First Person | Amanda’s doleful eyes, a window to a bright, gentle soul


Vic and I have known Amanda Lacaba Echanis since childhood when she was also detained at Camp Crame with her parents, Randall and Linda, who were arrested ahead of us in August 1990. She was maybe around 2. We called her Tata until she decided sometime in her teenage years to be called by the more serious-sounding Amanda.

Tiny, with doleful eyes, which seemed too big and old for her, baby Amanda maybe saw more than we did. I remember we would all laugh whenever she blurted out the individual owners of all the water pails and water jugs (for drinking water) lined up every morning in front of the gripo in the open area outside the common kitchen. She could also identify all the clothes hanging up to dry per owner.

During that time, political prisoners could wear any color of shirt unlike today’s prescribed yellow (under trial) and orange (convicted). Couples arrested could also stay together until the wife was usually released ahead of the husband to allow her to attend to their family and her imprisoned husband.

Randy and Linda had their own kubol, strung up with cloth to provide some privacy while Linda breastfed Amanda and put her to sleep. After 6 months, Linda was released, way ahead of Randy. And she joined me, Josie (wife of Rudy Salas), Nymia (wife of Al Simbulan), Lu (wife of Raffy Baylosis) in KAPATID to work for the release of our husbands and all political prisoners.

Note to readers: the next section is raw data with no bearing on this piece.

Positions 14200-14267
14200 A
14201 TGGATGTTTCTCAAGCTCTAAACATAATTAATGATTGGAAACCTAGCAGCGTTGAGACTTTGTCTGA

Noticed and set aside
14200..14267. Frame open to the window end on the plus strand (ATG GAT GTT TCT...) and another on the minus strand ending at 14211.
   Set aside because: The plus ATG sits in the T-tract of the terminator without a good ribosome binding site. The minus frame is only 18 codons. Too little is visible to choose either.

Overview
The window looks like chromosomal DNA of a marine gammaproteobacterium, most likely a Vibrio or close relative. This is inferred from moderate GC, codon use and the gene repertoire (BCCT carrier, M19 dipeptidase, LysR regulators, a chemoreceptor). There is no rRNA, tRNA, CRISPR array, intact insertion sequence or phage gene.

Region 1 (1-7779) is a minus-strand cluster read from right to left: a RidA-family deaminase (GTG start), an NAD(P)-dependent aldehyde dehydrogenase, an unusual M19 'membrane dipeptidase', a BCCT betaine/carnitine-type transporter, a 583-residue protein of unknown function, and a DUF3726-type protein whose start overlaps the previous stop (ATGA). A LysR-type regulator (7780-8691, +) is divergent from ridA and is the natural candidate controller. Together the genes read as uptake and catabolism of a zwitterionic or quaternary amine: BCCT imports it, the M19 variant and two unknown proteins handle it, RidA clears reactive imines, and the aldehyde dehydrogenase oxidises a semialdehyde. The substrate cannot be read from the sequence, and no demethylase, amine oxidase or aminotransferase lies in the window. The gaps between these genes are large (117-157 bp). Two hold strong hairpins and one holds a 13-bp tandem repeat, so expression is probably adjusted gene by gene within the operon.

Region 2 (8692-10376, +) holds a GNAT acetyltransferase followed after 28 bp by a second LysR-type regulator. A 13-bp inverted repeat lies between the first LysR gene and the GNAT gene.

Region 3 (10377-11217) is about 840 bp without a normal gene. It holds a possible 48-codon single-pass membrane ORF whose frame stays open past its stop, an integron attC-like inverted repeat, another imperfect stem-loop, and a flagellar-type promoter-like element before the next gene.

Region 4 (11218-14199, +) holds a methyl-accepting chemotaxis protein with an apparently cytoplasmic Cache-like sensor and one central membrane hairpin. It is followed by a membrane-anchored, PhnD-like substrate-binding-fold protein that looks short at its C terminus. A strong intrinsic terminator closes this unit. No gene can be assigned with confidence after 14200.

It didn’t surprise me when bright, gentle Amanda passed the highly competitive exam for the Philippine High School for the Arts and then UP Diliman, and scripted a whole play about feisty Nanay Mameng, urban poor leader Carmen Deunida. I learned she could also paint and write poetry, a true Renaissance talent maybe owing to her illustrious genes.

Martyred poet-warrior Emmanuel Lacaba is her uncle, and so is writer-for-all-seasons Pete Lacaba, and Collegian colleague Billy Lacaba, all brothers of Linda. And of course, there’s martyred Randall whose contributions to the anakpawis movement outlive him.

Next I learned, as if following the footsteps of her father, Amanda was in Cagayan, working with the peasant women’s group Amihan.

But on December 2, the youngest political prisoner in our time became a political prisoner herself. Amanda was arrested in Baggao, Cagayan in a police crackdown on activist organizations in the province. She was foisted with firearms and explosives, just like Vic and so many other activists to deny them the right to bail and criminalize them.

She is also a first-time mother of a baby boy named Randall Emmanuel in honor of his double lineage of activist service. Just 22 days old, child and mother need to be kept together to prevent the government folly of another baby River who was torn apart, one-month old, from his mother, detained activist Reina Mae Nasino, while being breastfed.

Linda is also back now with me in KAPATID—as Linda should have been in August had Randy not been salvaged by the savages. But there is courage in sadness as our collective story about the past and present tense unfolds with new headings: Pushback, Fightback.



This piece was originally posted in the author’s Facebook account. Reposted by Bulatlat with permission.

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